Women in Abstract Expressionism Exhibit

Through Sept. 25th, 2016 the Denver Art Museum is hosting the Women of Abstract Expressionism exhibition. Twelve female abstract artists, from both the New York and the Bay Area art movements, are showcased in the exhibit organized by Gwen Chanzit, the curator of the 4-story building that houses the Denver Art Museum’s Modern and Contemporary art collection. Fifty-one works by Mary Abbott, Jay DeFeo, Perle Fine, Helen Frankenthaler, Sonia Gechtoff, Judith Godwin, Grace Hartigan, Elaine de Kooning, Lee Krasner, Joan Mitchell, Deborah Remington and Ethel Schwabacher occupy the top floor of the museum along with viewing room for a short video about the artists and abstract expressionism as well as a small room decorated with period pieces from the 40’s and 50’s as well as black and white photographs and quotes from the 12 painters.

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Denver Art Museum (DAM) display, Women of Abstract Expressionism, 2016.

We drove from OKC to Denver, approximately a 10 hour car ride each way, over Labor Day Weekend to see this exhibit. We would not have been in Colorado except for the Women of Abstract Expressionism and although we did see some other sightseeing excursions after the exhibition alone was well worth the drive. Even if you’ve managed to see some or even all of the works in print or online it’s hard to fully appreciate the scope of the show. The artwork came from over 15 different collections and were borrowed from museums, trusts, and foundations throughout the country. We started by watching the video as was recommended by one of many museum staff available for questions. Short and informative, it contained interviews with a few of the living artists and the children of some of the others. The sheer size of the paintings necessitates a large space and the museum’s path winds through the New York painters before showing the Bay Area artists. For the other texture fans in the world there is enough that I suggest pants with roomy pockets because I had to keep my hands clenched and tucked away through most of the exhibit. I can not express how much I enjoyed being able to step back and consider two different works by Joan Mitchell, painted a few years apart, separated by only a strip of white museum wall and then be able to turn my head to the side and see yet another.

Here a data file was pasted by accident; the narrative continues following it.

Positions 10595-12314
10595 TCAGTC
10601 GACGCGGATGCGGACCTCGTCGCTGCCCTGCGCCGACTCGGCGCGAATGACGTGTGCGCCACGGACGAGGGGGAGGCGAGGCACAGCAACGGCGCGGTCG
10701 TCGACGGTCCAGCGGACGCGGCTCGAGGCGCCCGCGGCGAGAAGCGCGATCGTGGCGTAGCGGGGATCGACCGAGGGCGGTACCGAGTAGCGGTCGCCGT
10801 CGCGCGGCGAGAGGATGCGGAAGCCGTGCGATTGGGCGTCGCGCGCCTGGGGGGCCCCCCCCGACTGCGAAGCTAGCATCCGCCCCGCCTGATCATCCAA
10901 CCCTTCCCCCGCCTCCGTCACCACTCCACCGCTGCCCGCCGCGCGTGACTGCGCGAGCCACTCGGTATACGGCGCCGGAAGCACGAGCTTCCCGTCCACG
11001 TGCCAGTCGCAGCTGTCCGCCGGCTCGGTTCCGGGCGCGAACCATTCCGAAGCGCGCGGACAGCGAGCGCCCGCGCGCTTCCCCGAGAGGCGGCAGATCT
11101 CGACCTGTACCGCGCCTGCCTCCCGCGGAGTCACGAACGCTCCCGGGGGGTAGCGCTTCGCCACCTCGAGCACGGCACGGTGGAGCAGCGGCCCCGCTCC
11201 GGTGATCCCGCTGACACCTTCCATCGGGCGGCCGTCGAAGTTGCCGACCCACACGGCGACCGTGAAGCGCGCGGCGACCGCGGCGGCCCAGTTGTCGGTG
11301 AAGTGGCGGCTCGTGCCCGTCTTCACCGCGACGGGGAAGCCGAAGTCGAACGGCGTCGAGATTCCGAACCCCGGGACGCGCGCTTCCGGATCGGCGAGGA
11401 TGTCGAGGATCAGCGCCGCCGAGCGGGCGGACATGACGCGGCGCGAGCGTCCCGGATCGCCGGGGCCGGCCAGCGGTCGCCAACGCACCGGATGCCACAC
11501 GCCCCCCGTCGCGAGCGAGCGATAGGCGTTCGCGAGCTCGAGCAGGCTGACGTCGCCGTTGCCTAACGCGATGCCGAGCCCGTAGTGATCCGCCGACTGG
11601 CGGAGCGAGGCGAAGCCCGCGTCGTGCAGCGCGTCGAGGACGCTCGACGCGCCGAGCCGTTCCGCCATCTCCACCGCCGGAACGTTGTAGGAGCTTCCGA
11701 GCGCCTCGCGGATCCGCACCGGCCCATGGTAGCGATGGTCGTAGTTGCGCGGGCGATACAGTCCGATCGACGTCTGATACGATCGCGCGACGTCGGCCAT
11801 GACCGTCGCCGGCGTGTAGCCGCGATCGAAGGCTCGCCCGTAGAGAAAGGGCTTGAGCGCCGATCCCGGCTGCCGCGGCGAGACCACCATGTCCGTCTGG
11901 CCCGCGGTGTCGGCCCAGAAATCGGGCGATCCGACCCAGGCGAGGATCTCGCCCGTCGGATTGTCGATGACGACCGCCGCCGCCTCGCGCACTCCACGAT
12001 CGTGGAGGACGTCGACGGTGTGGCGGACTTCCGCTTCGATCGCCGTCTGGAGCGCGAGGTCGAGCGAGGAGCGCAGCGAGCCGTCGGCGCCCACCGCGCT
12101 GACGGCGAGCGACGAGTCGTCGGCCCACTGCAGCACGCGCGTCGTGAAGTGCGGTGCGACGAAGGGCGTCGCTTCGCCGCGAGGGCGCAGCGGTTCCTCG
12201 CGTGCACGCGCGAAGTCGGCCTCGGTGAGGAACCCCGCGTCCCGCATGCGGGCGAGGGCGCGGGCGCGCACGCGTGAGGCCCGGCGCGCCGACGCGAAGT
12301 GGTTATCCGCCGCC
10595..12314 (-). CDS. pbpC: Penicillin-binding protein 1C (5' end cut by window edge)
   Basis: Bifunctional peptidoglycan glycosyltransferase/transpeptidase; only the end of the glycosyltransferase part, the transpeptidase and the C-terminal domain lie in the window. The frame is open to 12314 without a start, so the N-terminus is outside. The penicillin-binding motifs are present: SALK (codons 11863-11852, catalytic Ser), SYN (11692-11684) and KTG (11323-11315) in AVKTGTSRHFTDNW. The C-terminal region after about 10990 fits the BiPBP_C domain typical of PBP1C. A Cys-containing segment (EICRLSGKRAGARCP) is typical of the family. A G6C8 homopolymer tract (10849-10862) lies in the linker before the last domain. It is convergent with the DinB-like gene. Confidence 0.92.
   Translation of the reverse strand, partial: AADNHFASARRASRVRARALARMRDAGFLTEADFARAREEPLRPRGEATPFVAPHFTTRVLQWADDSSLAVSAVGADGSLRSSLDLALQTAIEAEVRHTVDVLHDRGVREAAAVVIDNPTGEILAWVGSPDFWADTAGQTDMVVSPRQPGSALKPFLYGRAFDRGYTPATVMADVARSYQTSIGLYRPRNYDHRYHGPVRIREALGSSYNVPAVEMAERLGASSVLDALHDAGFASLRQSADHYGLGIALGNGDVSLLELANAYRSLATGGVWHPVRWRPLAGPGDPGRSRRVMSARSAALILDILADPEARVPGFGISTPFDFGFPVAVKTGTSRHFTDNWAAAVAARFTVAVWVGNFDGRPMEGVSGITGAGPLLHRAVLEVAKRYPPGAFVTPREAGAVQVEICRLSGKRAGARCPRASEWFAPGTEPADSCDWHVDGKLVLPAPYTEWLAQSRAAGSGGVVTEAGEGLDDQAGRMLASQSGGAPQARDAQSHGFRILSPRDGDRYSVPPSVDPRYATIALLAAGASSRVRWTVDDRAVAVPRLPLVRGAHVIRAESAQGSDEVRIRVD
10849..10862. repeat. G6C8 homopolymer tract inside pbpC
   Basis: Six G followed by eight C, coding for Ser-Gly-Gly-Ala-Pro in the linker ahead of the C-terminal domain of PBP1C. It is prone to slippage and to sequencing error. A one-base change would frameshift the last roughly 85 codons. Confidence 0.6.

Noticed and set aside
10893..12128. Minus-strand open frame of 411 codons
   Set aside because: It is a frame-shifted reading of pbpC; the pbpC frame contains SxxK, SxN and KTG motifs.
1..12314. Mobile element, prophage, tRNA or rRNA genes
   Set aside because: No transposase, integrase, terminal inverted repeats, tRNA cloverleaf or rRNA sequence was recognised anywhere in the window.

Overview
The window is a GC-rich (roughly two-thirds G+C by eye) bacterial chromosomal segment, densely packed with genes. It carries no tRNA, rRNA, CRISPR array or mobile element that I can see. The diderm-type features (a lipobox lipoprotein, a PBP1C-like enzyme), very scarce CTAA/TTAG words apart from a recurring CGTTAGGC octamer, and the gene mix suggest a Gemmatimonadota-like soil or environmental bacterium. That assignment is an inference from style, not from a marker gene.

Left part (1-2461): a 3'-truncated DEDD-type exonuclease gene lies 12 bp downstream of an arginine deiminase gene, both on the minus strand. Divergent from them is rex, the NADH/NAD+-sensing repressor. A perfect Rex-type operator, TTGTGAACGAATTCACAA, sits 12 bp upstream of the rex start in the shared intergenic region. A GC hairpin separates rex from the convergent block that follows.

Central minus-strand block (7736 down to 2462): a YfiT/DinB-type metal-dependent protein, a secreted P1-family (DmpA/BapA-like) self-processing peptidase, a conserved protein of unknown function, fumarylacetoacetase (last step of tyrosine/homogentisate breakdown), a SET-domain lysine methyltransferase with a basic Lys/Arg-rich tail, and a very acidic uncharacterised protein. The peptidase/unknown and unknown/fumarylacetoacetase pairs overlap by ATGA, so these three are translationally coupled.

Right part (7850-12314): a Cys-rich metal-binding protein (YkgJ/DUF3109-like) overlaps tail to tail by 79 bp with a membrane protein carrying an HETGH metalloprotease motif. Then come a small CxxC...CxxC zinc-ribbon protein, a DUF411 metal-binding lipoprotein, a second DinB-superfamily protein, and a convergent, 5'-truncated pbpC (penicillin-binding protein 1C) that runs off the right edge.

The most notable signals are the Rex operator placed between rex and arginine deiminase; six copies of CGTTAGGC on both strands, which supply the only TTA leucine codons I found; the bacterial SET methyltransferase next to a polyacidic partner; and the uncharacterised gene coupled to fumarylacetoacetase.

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Godwin, Judith. Woman (1954), from the artist’s personal collection, New York.

As an added bonus to all of the above my wife, who greatly dislikes Abstract Expressionism specifically and quite a bit of modern art in general, enjoyed the show too. She liked Judith Godwin’s work quite a bit as well as Mary Abbott’s and, I believe, all of the Bay Area artist’s work. She has, of course, heard me talk about Krasner, Mitchell, Frankenthaler, and de Kooning but the video gave her more information on the other 8 abstract expressionists and let her hear about the work, and the movement, in their own words which enhanced her appreciation of the exhibit and the individual artist’s paintings. I was relieved that she liked it and it made the experience that much more fun for me. And it was fun for all the other visitors too; I could see it on their faces and hear it in their voices. One woman was excitedly trying to explain the intricacies of creating of the color black to her camera wielding companion while directing which paintings were to be photographed (flash photography not allowed but also not needed) while across the room one member of a trio kept creeping closer and closer to a painting almost, but not quite, touching the work as she talked animatedly about the brushstrokes. As we were leaving the same staff member who had greeted us was greeting another pair with the same opening line “Hello, have you seen the exhibit before?” However, this time he was cut short with a blurted “No, but we have the book!” I can not remember the last time I saw so many people excited in an art museum and I don’t think I’ve ever seen an art museum crowd as effervescent.

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DAM display, Women of Abstract Expressionism, 2016.

The book is, of course, the Woman of Abstract Expressionism catalogue available at the museum (or online) in hardback at $65.00 or softback for fifty dollars. At over 200 pages with 188 pictures, several essays, an interview and short biographies of the 12 exhibited artists plus biographies for 30 other prominent female artists – is a beauty. The museum had plenty of other, less expensive, gift options as well such as mini artwork posters for about $8.00 each and a collection of quotes from the artists on pins.

If you are unable to make Denver the exhibit will also be shown at the Mint Museum in Charlotte, NC and the Palm Springs Art Museum in CA.

Take a friend or loved one and road trip if you need to – it’ll be a worthwhile journey.

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